1. Look for someone with excellent language and communication skills
    2. Look for someone with many happy customers who share your native language.
    3. Consider, even if you have to spend more, hiring a programmer from your same country.
    {{ DiscussionBoard.errors[6734326].message }}
  • I always make sure I interview thoroughly before hiring.
    Its always a good idea to get the freelancer to complete a short task or test to make sure they can complete the job before hiring.
    {{ DiscussionBoard.errors[6734550].message }}
  • Profile picture of the author interactivex
    Freelancer.com - better for projects
    vworker.com - best for programming project work
    oDesk.com - better for hourly
    Elance.com - a bit more expensive
    Staff.com - greater level of service but full time only
    Guru.com - more US workers

    Best recommendation - try lots of people with small amounts of work until you find someone great then keep them full time if possible!
    Signature

    Great software for managing Philippine employees - Time Doctor

    {{ DiscussionBoard.errors[6754301].message }}
  • OK so, here's a tip I want to offer on one of the most hotly discussed topics on the forum.

    This is the topic of getting people for cheap.

    There are basically two sides to this debate:

    1. The "gurus" who tell you you can make a decent income outsourcing everything for $5 an hour, even though you can tell that most of the stuff done on their own websites probably cost a lot more than that.

    (Hint: these people are selling a dream, not a reality; it's not in their interests to tell you you need to pay for quality, because people don't want to hear that anything will be hard, expensive, time-consuming, or complicated)

    2. The freelancers who bitch and whine about low rates and how everyone who tried to minimize costs is a slave-driving evildoer who will end up with running their business into the ground with poorly-done work that makes customers run away in terror.

    (Hint: these people are mostly freelancers who can't hack it in the game, don't have the chutzpah to sell themselves, and wish that high paying gigs would just fall into their lap like presents on Christmas day)

    So, who's right here?

    I PROPOSE THE FOLLOWING:

    NEITHER OF THEM ARE RIGHT!

    The truth is this, and if you don't think you can remember this, then tattoo it on the back of you hand:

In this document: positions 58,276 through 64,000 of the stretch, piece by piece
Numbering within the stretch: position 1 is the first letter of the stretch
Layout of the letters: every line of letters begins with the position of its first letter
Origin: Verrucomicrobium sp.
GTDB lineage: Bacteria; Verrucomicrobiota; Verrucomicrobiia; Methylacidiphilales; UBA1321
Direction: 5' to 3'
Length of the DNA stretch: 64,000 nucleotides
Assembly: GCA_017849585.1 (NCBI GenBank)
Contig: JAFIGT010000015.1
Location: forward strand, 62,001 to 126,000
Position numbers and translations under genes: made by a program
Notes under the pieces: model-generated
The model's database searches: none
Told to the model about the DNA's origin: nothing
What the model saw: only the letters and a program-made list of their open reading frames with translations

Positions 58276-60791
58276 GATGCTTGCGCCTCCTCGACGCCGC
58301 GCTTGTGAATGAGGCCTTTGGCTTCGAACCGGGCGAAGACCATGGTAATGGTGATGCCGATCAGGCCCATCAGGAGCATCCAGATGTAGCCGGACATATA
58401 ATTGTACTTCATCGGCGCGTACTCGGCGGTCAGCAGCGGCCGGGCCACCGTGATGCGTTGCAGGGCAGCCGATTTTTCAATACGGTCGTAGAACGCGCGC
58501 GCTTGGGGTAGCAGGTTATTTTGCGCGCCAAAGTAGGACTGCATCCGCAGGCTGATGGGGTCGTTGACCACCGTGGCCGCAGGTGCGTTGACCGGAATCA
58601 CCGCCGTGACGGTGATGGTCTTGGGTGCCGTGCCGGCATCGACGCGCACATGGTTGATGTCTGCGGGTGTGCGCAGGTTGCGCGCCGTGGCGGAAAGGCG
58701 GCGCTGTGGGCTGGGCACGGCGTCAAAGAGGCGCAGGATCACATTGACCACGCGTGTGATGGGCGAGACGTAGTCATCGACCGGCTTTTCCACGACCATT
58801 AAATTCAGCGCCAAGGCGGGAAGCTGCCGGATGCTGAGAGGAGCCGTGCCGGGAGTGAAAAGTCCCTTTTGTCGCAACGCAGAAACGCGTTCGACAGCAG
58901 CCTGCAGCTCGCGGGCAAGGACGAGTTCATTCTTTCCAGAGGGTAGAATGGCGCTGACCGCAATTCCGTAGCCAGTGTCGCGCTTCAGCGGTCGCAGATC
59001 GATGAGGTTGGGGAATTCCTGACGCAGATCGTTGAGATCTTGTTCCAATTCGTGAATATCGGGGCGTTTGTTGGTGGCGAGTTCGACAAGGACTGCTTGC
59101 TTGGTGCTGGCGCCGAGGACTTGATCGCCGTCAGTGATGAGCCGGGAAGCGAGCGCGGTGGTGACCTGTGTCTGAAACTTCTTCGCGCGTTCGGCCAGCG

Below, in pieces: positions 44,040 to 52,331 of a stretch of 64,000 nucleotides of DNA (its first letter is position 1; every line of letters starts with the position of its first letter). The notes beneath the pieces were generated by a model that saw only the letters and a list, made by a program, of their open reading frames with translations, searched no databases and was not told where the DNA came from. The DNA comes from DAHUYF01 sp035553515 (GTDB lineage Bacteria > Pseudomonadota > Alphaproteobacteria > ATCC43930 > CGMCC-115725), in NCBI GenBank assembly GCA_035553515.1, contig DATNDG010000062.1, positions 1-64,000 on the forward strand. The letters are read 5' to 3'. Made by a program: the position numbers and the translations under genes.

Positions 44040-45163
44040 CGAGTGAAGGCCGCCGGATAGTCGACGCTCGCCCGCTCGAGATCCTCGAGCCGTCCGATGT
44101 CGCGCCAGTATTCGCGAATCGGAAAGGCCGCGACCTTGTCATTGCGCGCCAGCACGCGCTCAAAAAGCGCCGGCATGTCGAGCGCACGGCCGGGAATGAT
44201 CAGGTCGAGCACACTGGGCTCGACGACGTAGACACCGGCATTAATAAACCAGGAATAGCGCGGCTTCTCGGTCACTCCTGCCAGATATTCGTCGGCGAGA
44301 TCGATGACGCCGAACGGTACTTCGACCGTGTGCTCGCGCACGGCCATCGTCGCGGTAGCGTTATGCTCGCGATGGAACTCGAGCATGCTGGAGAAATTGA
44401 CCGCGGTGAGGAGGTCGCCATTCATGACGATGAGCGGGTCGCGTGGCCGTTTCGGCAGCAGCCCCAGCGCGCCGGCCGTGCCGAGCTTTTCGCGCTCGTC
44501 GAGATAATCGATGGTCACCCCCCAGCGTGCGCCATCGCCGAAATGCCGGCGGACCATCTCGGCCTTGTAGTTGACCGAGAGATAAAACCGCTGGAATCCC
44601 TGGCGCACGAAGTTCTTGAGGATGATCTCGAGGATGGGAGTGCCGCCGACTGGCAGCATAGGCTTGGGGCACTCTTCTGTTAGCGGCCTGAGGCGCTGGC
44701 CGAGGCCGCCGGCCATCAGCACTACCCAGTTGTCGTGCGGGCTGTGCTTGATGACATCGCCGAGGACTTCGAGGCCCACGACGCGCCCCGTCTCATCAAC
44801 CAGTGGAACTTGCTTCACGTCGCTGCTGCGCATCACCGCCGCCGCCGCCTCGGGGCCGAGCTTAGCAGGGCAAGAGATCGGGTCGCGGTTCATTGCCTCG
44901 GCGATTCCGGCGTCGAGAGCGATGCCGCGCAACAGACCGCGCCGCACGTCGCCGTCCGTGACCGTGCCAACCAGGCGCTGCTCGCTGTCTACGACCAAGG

You can outsource work for cheap if it's in an area you have a DEEP understanding of yourself, and can make precise and clear technical instructions to the contractor; otherwise, ask around for recommendations and hire someone who charges more.

    It's really as simple as that.

    If you understand the skillset you want to outsource, you can make any corrections to the work the low-priced constractor produces.

    If you DON'T possess the skillset yourself, it's better to hedge your bets and hire an expert who has proven reviews all over the internet and an established reputation in his or her field.

    I'm sure I'm going to get tons of flame from gurus who want to sell you their "make a million outsourcing everything" e-book and freelancers who want you to pay them a billion dollars for work that's average at best, but believe me, what I have said here is the straight-up honest to goodness truth on the matter.
    {{ DiscussionBoard.errors[6754533].message }}
  • Learn as much as you can about outsourcing before taking the plunge! It's better (and cheaper) to learn from other people's experience than to learn from your mistakes. I know there's a free ebook and resources on outsourcing to the Philippines available at jonasblog.com or replacemyself.com. Learn from whatever resource you can find so when you do start outsourcing, you'll be more confident and you'll know what you're doing.
    {{ DiscussionBoard.errors[6760600].message }}
  • Profile picture of the author eAvenue
    I own an outsourcing company here in Manila, we provide our services in many ways.

    You can hire eAvenue staff by the hour
    hire eAvenue to complete a complete project for you
    or hire an eAvenue to work on your project full time on an ongoing basis

    I am happy to help people figure out their outsourcing needs.

    I am also happy to talk to people about working with outsourced employees. I have been using outsourced employees for the last 10 years and would be happy to help.


    James
    {{ DiscussionBoard.errors[6955264].message }}
  • Profile picture of the author zylun
    Hiring a freelancer for a specific project perfect only if the business or temporary or is set only for a short term, but if your business is long term its better to get a person a single person employed (to you) offshore, for faster ROI.
    Signature
    SEO and Web Design Outsourcing Company
    Call Us Today 801-331-8770
    Zylun Offshore Staffing Solutions is your perfect outsourcing partner.
    {{ DiscussionBoard.errors[6961157].message }}
  • Profile picture of the author John Romaine
    Here's a work order template taken from my Web Design Business Startup Kit. Its designed for web design specifically, but with a few amendments could be used for any service delivery. (writing, graphic design, logos etc)